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Giselle Heimann Ratain Family Holocaust Videos

Identifier: B452


This collection details the Grünfeld Heimann family Holocaust stories. Kurt Heimann and Lotte Grünfeld Heimann married in 1938 and took a train with family to Shanghai in 1940 to escape Nazi violence. They survived in the Shanghai Ghetto alongside thousands of other European Jewish refugees until they were able to relocate in 1948. Kurt, Lotte, and their young son relocated to the United States and settled in Denver, Colorado where their second child, Giselle, was born, and where they ultimately found belonging among West Denver's Jewish community.


  • 1984-2021


Conditions Governing Use

This Item is protected by copyright and/or related rights. You are free to use this Item in any way that is permitted by the copyright and related rights legislation that applies to your use. In addition, no permission is required from the rights-holder(s) for educational uses. For other uses, you need to obtain permission from the rights-holder(s).

Biographical / Historical

Oral history interviews with members of the Grünfeld/Heimann family who discuss their escape from Nazi Germany and experiences as refugees. The Grünfeld family was a Jewish family in Berlin, Germany. Lotte Grünfeld was born on September 3, 1918 in Berlin, Germany to parents Leo and Erna Grünfeld who had emigrated from Tarnow, Poland in 1913. Lotte's cousin, Margot Grünfeld Shafran was born on January 10, 1924 in Berlin, Germany to parents Reuben Grünfeld and Lotte Secher Grünfeld.

The Heimann family was a Jewish family also located in Berlin, Germany. Illes Heimann was born in Eger, Hungary on April 7, 1879 and Jetka Lamm Heimann was born March 14, 1883 in Poznan, Germany/Poland. They had two sons named Kurt and Gerhard. Kurt Heimann was born December 7, 1912 in Berlin and their younger son, Gerhard, was born in Berlin on September 29, 1921. Lotte Grünfeld and Kurt Heimann met in 1936 and were married on October 14, 1938. Soon after, Lotte's cousin, Margot, left Berlin with her parents on a half-freighter, called the "Suwa Mauro" and arrived in Shanghai in August of 1939. On September 16, 1940, Lotte, Kurt, Illes, Jetka, and Kurt's brother Gerhard, followed suit and boarded a train bound for Shanghai, China and arrived at the Shanghai Ghetto in October of 1940. in 1943 Lotte and Kurt had their first child, Manfred. In 1946, Margot and her husband, Richard Shafran, left the Shanghai Ghetto for Poughkeepsie, New York where they ultimately found safety and community. Margot and Richard provided affidavits for numerous extended family members after WWII, including Lotte and Kurt Heimann. In 1948, Lotte and Kurt boarded the freighter SS Gordon bound for the United States where they found their ultimate refuge and established themselves in Denver, Colorado, where their daughter Giselle was born.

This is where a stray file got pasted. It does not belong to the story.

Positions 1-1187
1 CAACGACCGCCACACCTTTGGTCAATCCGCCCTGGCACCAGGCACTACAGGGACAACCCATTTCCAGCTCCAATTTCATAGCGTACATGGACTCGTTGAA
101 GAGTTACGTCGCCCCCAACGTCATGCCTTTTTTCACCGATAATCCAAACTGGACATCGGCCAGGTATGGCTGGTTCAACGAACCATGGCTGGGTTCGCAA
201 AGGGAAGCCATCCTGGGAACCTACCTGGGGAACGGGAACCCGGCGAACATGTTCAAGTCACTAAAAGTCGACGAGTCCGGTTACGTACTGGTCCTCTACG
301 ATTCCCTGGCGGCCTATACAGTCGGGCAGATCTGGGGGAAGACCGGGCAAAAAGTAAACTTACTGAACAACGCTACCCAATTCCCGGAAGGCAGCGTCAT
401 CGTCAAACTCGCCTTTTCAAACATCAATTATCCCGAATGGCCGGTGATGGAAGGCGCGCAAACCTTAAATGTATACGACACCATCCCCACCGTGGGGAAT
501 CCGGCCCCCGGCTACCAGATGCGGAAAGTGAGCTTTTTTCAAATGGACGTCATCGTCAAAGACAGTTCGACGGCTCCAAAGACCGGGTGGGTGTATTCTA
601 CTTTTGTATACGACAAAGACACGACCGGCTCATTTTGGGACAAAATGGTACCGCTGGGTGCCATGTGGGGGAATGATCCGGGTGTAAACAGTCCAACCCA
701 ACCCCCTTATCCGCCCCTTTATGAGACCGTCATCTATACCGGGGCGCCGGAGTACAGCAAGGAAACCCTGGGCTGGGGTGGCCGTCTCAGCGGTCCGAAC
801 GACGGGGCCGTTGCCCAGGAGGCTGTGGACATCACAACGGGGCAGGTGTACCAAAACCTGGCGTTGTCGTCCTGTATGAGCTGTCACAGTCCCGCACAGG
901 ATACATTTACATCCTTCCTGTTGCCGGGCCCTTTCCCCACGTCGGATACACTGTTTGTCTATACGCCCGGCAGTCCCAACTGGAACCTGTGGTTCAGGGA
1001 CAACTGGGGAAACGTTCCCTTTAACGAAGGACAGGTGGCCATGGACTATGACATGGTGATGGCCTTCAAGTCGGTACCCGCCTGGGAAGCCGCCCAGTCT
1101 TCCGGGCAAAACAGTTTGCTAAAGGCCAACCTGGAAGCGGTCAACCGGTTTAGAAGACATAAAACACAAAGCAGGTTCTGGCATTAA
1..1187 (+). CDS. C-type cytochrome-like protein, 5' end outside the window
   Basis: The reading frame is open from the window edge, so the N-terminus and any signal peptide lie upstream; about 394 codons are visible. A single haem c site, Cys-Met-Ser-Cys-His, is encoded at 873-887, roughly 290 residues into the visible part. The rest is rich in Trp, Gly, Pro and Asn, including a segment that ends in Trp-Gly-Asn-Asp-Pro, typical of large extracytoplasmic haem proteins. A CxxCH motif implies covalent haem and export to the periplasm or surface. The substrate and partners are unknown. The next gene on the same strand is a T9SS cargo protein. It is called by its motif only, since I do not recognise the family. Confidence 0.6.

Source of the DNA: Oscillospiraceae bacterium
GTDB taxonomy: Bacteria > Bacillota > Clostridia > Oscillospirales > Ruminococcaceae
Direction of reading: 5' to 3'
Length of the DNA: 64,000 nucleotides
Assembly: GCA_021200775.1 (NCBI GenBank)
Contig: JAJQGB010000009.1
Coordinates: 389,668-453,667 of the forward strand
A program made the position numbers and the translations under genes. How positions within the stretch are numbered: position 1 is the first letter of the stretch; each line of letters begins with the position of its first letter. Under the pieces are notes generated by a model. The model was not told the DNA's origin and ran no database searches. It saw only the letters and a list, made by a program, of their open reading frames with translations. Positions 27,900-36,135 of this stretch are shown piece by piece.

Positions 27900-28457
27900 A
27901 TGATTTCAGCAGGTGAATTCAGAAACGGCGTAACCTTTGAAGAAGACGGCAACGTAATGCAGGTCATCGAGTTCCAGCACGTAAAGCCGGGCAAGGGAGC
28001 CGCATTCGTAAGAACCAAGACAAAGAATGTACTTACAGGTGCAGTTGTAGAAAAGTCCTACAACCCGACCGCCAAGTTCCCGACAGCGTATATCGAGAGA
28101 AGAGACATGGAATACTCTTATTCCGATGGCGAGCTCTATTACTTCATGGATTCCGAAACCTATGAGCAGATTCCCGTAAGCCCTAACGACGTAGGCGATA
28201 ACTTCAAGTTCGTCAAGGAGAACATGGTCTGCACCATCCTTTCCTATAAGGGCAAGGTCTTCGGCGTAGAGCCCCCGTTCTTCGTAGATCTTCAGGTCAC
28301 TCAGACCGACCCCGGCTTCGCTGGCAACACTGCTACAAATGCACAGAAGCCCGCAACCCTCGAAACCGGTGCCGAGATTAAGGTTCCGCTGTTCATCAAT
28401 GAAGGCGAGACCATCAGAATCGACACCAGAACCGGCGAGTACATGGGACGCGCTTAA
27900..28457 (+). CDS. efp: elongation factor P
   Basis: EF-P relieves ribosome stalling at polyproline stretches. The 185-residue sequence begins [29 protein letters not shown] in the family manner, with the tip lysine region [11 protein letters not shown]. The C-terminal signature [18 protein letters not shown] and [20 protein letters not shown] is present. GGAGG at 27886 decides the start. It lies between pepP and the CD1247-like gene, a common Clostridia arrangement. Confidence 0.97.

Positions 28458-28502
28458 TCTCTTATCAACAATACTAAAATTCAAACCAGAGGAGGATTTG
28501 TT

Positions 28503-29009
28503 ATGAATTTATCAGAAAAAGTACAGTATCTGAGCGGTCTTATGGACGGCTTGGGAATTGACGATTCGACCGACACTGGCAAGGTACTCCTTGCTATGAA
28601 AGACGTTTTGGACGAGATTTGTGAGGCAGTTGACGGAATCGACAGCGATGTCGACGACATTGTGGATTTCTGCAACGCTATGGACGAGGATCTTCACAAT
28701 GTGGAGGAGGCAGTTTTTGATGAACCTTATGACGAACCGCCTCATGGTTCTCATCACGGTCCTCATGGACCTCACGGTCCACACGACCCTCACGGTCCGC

Kurt Heimann's cousin Gerhard Schmidmayer married Erna Witches. Erna Witsches Schmidmayer was born on April 20, 1923 in Odessa, Ukraine to parents Solomon and Sonia Witsches. In 1939, Erna departed from Gdansk, Poland on a Kindertransport to England where she became a nurse. In England, she met Gerhard Schmidmayer who was looking for information about his sister Hela Schmidmayer who was a passenger, along with her parents, Solomon and Sonia on the doomed paddleboat Klodovo, stranded in the Danube. In 1947, she married Gerhard Schmidmayer and they emigrated to Israel.

Brothers, George and Alexander Tscherny, were born to parents Mendel Tscherny and Bella Heimann Tscherny. The Tscherny family moved from Hungary to Berlin in 1926 and stayed with extended family members, Illes and Jetka Heimann, until they were able to find a home of their own. Then, in the aftermath of Kristallnacht, the teenage boys George and Alexander boarded a train to Holland, on their own, to find refuge with Dutch Committee for Jewish refugees administered by Gertrude van Tijn, who ran a training program for youth hoping to emigrate from Europe. Their improbable escape from Nazi Germany led to boarding one of the last passenger ships out of Europe on June 10, 1941, bound for the U.S.A.


.5 Linear Feet

Scope and Contents

Oral history interviews with members of the Grünfeld/Heimann family who discuss their escape from Nazi Germany and experiences as refugees.


The collection is arranged into one series: Oral Histories, 1984-2021.

Immediate Source of Acquisition

Giselle Heimann Ratain donated her oral history interviews with her father and mother Kurt Heimann and Lotte Grünfeld Heimann and extended family members to the Beck Archives in 2023.

Description rules
Describing Archives: A Content Standard
Language of description
Script of description

Repository Details

Part of the Special Collections and Archives Repository

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